Experts said the cashflow crisis had a rippling effect across the sector, however, the weak pound could offer some hope to farmers under pressure from low produce prices.
Roger Evans, dairy farmer and industry commentator, who chaired First Milk between 2003 and 2004, said merchants had taken all the slack they could and were putting increasing pressure on farmers to pay old debts.
“Merchants were sympathetic and supportive of cashflow problems 12 months ago, especially if you were with First Milk,” said Mr Evans.
“But their leniency and understanding is starting to impact on their own cashflow and they now experience difficulties of their own.
“I am told lots of farmers are refinancing machinery to raise money and that some seek to address cash flow problems by leasing extra cows, but the leasor keeps the passport.”
John Allen of Kite Consulting agreed. He said: “Most of the feed trade and the supply trade don’t have strong balance sheets as good as farmers who are owner occupiers, so it’s actually more expensive for them to borrow,” he said.
“They could get into factoring and selling on debt and that would cost them a lot of money since effective interest rates are high.”
“Many of the banks are tightening up on farmers and credit generally
Rob Hitch, of Dodd and Co Chartered Accountants, said there had been a build-up of merchant credit as people had found it easier than borrowing from banks.
“Some merchants are getting nervous about some businesses and not advancing credit to them,” said Mr Hitch, adding there had been cases of merchants taking legal action, though he did not believe this was widespread.
Senior director at Old Mill Accountants and Financial Planners, Mike Butler, said although grain, milk and meat values were all tracking well below last year’s levels, this could provide some respite.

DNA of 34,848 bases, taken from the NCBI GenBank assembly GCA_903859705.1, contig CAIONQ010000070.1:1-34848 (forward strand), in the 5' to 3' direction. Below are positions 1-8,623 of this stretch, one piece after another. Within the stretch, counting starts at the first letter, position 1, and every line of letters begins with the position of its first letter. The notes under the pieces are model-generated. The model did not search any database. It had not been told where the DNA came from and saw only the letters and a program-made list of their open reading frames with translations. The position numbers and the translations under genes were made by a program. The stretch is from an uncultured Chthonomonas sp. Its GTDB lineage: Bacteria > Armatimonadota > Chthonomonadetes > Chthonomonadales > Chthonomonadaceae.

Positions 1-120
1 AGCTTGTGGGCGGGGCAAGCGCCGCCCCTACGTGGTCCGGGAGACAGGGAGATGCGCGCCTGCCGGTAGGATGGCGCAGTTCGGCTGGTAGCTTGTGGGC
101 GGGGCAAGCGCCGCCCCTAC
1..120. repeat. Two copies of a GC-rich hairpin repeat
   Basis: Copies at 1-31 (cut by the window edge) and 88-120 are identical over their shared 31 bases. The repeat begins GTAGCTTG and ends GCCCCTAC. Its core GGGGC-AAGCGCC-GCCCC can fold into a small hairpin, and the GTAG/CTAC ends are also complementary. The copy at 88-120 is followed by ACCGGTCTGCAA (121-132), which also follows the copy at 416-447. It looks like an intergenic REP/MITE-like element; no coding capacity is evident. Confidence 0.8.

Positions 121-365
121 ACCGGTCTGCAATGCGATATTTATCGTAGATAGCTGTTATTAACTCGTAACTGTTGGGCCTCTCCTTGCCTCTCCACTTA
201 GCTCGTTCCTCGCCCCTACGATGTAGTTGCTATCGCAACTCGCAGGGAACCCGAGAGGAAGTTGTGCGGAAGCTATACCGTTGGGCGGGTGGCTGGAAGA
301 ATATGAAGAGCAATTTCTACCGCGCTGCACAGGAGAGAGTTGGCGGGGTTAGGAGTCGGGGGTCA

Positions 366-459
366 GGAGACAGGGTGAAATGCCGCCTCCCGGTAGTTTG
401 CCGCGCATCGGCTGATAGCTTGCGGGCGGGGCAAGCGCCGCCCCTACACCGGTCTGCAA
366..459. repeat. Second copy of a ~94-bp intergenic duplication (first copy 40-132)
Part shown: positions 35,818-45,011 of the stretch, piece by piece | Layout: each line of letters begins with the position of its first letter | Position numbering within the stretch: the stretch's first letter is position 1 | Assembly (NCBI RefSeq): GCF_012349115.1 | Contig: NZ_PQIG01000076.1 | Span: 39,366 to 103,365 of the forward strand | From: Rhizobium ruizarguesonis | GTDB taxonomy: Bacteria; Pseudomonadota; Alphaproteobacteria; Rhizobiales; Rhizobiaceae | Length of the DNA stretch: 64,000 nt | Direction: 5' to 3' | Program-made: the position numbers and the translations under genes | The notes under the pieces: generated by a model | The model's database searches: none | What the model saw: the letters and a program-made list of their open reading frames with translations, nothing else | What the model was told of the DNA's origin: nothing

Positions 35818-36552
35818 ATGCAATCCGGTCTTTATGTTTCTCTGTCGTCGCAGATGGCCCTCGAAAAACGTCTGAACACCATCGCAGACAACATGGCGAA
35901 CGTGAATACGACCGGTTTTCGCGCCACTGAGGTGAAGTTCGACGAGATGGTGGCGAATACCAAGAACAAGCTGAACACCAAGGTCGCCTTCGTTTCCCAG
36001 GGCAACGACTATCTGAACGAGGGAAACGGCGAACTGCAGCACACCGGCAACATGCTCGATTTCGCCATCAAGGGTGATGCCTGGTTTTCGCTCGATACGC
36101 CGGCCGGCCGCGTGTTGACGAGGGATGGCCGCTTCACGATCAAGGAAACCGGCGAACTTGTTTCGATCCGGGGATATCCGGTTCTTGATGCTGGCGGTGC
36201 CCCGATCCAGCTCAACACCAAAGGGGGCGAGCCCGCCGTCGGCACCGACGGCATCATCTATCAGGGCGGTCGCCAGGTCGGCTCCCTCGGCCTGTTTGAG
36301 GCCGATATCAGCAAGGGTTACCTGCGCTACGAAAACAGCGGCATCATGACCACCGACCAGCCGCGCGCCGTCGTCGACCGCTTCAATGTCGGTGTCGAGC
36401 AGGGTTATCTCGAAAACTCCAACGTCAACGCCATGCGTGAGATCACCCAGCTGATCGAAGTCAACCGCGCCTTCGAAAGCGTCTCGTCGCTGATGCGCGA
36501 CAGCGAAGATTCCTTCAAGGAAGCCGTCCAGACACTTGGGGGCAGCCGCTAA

“If the pound is 14 per cent weaker, that should make our exports to the eurozone 14 per cent more competitive,” he said, adding it also made imports including energy, new equipment or inputs such as fertiliser 14 per cent more costly.
The same is true for international trade, with the pound now about seven per cent weaker against the US dollar than in December.
“I’d hope that no wholesalers or traders are profiting by holding back some of the potentially lower export prices,” said Mr Butler.
“With milk and pig prices as low as they are, a 14 per cent increase is the difference between profit and loss for a lot of primary producers.
“Imported milk has been coming in from the continent, but that should have become less competitive. And most of our cull sows go to Germany so we’d expect export prices to start picking up.”
Another impact is on basic payments, which are converted from euros to sterling on 1 September each year. “In 2015 the conversion rate was €1.37, now it would be around €1.23,” he said.
“Across a 300ha farm that would be worth around an extra £4,000.”
In the past decade farmers have had mixed experience of locking into exchange rates. Although they may believe the pound could weaken further ahead of the June referendum on the EU, nobody knows what will happen.
“In a time of tremendous uncertainty, both in economic and commodity market terms, locking into some sort of security could be worth considering,” added Mr Butler. "But only after taking professional advice on your personal situation and your attitude to financial risk.”